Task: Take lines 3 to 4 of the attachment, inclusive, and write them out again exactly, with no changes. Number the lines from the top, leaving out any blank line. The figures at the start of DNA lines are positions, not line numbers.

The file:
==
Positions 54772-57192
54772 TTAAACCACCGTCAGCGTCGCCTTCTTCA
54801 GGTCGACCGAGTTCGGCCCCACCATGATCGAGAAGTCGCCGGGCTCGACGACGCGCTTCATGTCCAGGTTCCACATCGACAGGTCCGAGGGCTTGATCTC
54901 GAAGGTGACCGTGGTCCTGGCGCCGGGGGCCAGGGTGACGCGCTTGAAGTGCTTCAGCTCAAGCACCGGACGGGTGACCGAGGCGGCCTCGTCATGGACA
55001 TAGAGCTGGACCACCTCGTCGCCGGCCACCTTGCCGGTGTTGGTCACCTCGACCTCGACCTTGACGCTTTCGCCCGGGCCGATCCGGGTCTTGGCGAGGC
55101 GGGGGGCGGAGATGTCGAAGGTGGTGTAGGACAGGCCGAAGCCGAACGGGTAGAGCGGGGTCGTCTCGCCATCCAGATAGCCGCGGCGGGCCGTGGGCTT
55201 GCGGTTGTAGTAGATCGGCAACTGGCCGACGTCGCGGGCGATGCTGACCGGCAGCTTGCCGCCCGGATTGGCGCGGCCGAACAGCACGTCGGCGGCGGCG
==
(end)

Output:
54801 GGTCGACCGAGTTCGGCCCCACCATGATCGAGAAGTCGCCGGGCTCGACGACGCGCTTCATGTCCAGGTTCCACATCGACAGGTCCGAGGGCTTGATCTC
54901 GAAGGTGACCGTGGTCCTGGCGCCGGGGGCCAGGGTGACGCGCTTGAAGTGCTTCAGCTCAAGCACCGGACGGGTGACCGAGGCGGCCTCGTCATGGACA